Supreme Court of the Philippines

Supreme Court: Cagayan governor, counsel guilty of indirect contempt

Jairo Bolledo

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Supreme Court: Cagayan governor, counsel guilty of indirect contempt

LOCAL EXEC. Cagayan Governor Manuel Mamba during Day 2 of the Agos Summit on Disaster Preparedness at SM Aura Premier's Samsung Hall in Taguig City on July 8, 2017.

Alecs Ongcal/Rappler

Cagayan Governor Manuel Mamba and the Macalintal Law Office are both ordered to pay a fine of P30,000

MANILA, Philippines – The Supreme Court (SC) said it found Cagayan Governor Manuel Mamba and his lawyer guilty of indirect contempt and ordered them to pay fine in relation to a petition they filed in 2023.

The High Court ordered Mamba and his legal counsel, Macalintal Law Office, to both pay a P30,000-fine after they were found guilty of indirect contempt.

“After a punctilious review of the records, numerous news reports that the Court takes judicial notice of, and Gov. Mamba and Macalintal Law Office’s assertions in their Compliance…the Court is convinced that Gov. Mamba and Macalintal Law Office should be cited in indirect contempt under Rule 71, Section 3(c) and (d) of the Rules of Court,” the SC said.

Rule 71, section 3(c) of the Rules of Court defines indirect contempt as “any abuse of or any unlawful interference with the processes or proceedings of a court not constituting direct contempt under section 1 of this Rule.” Section 3(d) of the same rules also considers indirect contempt as “any improper conduct tending, directly or indirectly, to impede, obstruct, or degrade the administration of justice.”

The Court also gave a stern warning to Mamba and his counsel “that a repetition of the same or similar act in the future shall be dealt with more severely.” The High Court added that Mamba’s petition is now terminated and the previous temporary restraining order (TRO) issued by the court is now dissolved.

In 2023, the Cagayan provincial government under Mamba was at the center of a House of Representatives’ inquiry into alleged illegal expenditures during the 2022 campaign period. After he failed to justify the absence of Cagayan provincial hall officials at the House hearing, Mamba was held in contempt by the lower chamber and ordered him arrested.

The governor was released on August 24, 2023 after he secured a TRO from the High Court.

Mamba’s battle: A timeline

Mamba was invited by the House committee on public accounts and committee on suffrage and electoral reforms over the alleged illegal election acts committed in Cagayan during the 2022 campaign period. The governor snubbed the inquiry, noting that Cagayan 3rd District Representative Joseph Lara – the proponent of the resolutions that called for the hearings – is the spouse of a defeated Cagayan gubernatorial candidate.

The governor also raised a concern over the sub judice rule, which “restricts comments and disclosures pertaining to the judicial proceedings in order to avoid prejudging the issue.” Mamba said the alleged vote buying was already raised as in issue before the High Court in a separate case, hence, he cannot comment.

After Mamba was held in contempt, 50 personnel and five officers led by Cagayan police chief Colonel Julio Gorospe Jr. served the contempt and detention against the governor in his residence in Tuao, Cagaya,n on August 19, 2023. Gorospe left the residence, but armed men remained stationed outside the governor’s house.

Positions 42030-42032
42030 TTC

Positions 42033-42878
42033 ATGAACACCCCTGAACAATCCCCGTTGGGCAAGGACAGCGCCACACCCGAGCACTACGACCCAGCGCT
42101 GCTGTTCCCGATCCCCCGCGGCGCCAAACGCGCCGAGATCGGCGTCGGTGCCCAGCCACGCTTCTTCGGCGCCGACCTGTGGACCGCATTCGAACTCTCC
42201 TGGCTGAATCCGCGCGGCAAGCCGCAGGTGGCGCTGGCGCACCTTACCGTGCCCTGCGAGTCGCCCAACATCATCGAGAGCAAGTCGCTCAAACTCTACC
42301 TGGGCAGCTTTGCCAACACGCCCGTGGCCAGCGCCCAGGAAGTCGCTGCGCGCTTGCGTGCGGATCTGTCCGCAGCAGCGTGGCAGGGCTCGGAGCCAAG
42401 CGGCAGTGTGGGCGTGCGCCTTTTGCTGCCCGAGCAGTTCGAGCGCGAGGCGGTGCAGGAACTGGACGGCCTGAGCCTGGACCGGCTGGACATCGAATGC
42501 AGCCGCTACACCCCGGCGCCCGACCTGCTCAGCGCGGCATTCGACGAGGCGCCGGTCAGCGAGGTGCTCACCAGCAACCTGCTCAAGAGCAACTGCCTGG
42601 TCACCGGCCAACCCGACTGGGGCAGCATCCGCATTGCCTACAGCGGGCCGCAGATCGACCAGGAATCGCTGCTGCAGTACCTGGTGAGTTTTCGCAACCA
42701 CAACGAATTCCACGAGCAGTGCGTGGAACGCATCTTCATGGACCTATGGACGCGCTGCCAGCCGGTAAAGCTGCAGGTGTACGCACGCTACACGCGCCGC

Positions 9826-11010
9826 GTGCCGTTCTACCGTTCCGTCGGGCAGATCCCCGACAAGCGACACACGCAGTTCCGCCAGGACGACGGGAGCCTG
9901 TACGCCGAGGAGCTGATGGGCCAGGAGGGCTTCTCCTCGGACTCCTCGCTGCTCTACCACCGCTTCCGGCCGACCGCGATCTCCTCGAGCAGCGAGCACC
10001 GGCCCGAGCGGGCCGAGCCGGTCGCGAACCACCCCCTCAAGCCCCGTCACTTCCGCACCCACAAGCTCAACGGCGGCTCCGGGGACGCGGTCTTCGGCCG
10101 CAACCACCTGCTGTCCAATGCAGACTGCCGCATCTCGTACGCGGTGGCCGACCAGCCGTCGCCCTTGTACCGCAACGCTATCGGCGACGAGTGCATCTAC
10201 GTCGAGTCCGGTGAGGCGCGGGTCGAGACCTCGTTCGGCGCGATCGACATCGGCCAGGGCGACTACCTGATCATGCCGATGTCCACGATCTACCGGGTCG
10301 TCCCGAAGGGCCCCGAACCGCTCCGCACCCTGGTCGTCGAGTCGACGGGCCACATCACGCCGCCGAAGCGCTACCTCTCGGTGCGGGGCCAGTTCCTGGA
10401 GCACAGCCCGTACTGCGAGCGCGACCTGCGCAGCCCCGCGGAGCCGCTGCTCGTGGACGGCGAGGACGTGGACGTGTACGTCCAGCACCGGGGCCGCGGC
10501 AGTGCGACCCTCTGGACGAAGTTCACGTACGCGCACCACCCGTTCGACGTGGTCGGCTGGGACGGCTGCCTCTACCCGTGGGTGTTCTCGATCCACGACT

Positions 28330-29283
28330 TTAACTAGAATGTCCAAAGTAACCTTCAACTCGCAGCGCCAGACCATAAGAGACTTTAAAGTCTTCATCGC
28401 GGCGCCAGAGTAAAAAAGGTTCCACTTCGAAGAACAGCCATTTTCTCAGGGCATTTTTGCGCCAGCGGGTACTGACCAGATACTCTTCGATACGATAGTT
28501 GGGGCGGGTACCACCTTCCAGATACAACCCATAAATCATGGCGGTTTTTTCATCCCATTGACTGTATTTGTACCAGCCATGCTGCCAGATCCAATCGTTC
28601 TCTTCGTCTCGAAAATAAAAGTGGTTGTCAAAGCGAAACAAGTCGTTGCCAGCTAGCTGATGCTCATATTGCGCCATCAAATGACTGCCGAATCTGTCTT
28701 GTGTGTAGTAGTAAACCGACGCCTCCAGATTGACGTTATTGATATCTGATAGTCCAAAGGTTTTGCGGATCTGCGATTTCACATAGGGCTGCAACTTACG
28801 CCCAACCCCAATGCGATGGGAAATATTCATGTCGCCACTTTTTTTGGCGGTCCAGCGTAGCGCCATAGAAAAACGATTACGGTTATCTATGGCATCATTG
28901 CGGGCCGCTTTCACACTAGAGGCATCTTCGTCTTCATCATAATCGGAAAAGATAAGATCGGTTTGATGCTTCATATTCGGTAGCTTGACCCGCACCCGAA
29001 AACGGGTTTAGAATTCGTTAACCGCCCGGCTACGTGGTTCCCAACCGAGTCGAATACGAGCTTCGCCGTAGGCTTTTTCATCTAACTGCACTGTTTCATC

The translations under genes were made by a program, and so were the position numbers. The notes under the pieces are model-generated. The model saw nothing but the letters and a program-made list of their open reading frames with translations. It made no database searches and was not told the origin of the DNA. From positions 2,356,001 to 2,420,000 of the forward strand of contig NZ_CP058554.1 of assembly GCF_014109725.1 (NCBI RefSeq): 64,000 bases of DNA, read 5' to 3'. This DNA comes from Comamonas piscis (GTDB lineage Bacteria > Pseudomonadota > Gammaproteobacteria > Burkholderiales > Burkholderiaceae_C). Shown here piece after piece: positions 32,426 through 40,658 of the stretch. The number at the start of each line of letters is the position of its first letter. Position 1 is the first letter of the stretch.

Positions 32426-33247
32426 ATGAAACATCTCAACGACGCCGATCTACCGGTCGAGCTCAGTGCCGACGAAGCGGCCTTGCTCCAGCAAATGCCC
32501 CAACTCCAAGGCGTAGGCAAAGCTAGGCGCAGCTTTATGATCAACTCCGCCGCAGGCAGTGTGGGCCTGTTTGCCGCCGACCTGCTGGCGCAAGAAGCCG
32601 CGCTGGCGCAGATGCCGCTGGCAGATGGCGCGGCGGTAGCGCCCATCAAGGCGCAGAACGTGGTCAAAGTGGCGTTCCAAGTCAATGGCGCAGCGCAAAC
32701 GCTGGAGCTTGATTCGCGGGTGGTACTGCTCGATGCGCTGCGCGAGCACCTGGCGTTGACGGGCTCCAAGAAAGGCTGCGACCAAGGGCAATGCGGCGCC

This prompted Mamba to file a petition for the issuance of a TRO and/or writ of preliminary injunction, claiming that his liberty was restrained by “illegally-issued and unconstitutional” orders. On August 24, the court issued a TRO that prevented the implementation of the orders. But before proper service of the TRO to the parties, Mamba surrendered to the lower chamber.

Mamba filed a manifestation and motion to withdraw on August 29, and cited the following reasons:

  1. Even before the SC could act on the TRO petition, the contempt and detention orders were already implemented.
  2. The House already approved Mamba’s release after he showed proof that he filed a motion to withdraw his petition before the SC.

In response, the SC issued a show cause order that required Mamba and his counsel to explain why they should not be held in contempt. Mamba’s explanation includes the claim that he did not voluntarily surrender, but rather his liberty was already restrained by the police on August 19, among others.

The SC found Mamba and his counsel’s explanation unsatisfactory. “[I]t can be reasonably deduced that Gov. Mamba’s change of tune in the Compliance is but a flimsy attempt to absolve himself
from a contempt citation,” the High Court said.

The High Court also noted that Mamba and his counsel sought immediate action for the issuance of the TRO, but “could not show the same modicum of urgency by immediately manifesting to the Court any supervening event that would materially affect the proceedings before the Court.”

Letter for Cayagan congressman

The SC also received a letter from Cagayan congressman Lara, who told the Court that Mamba uttered “unfounded accusations or allegations or words tending to besmirch the [J]udiciary [that] were done willfully and for an illegitimate or improper purpose” in multiple instances.

The High Court said the claim was docketed as a separate administrative matter, and directed Mamba to explain within 30 days why he should not be held in indirect contempt.

Mamba allegedly made the remarks in question in the April 29, 2022, May 4, 2022, and May 5, 2022 episodes of radio program Caygandang Cagayan, and during a flag ceremony on August 7, 2023 at the Cagayan provincial capitol grounds. –

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Jairo Bolledo

Jairo Bolledo is a multimedia reporter at Rappler covering justice, police, and crime.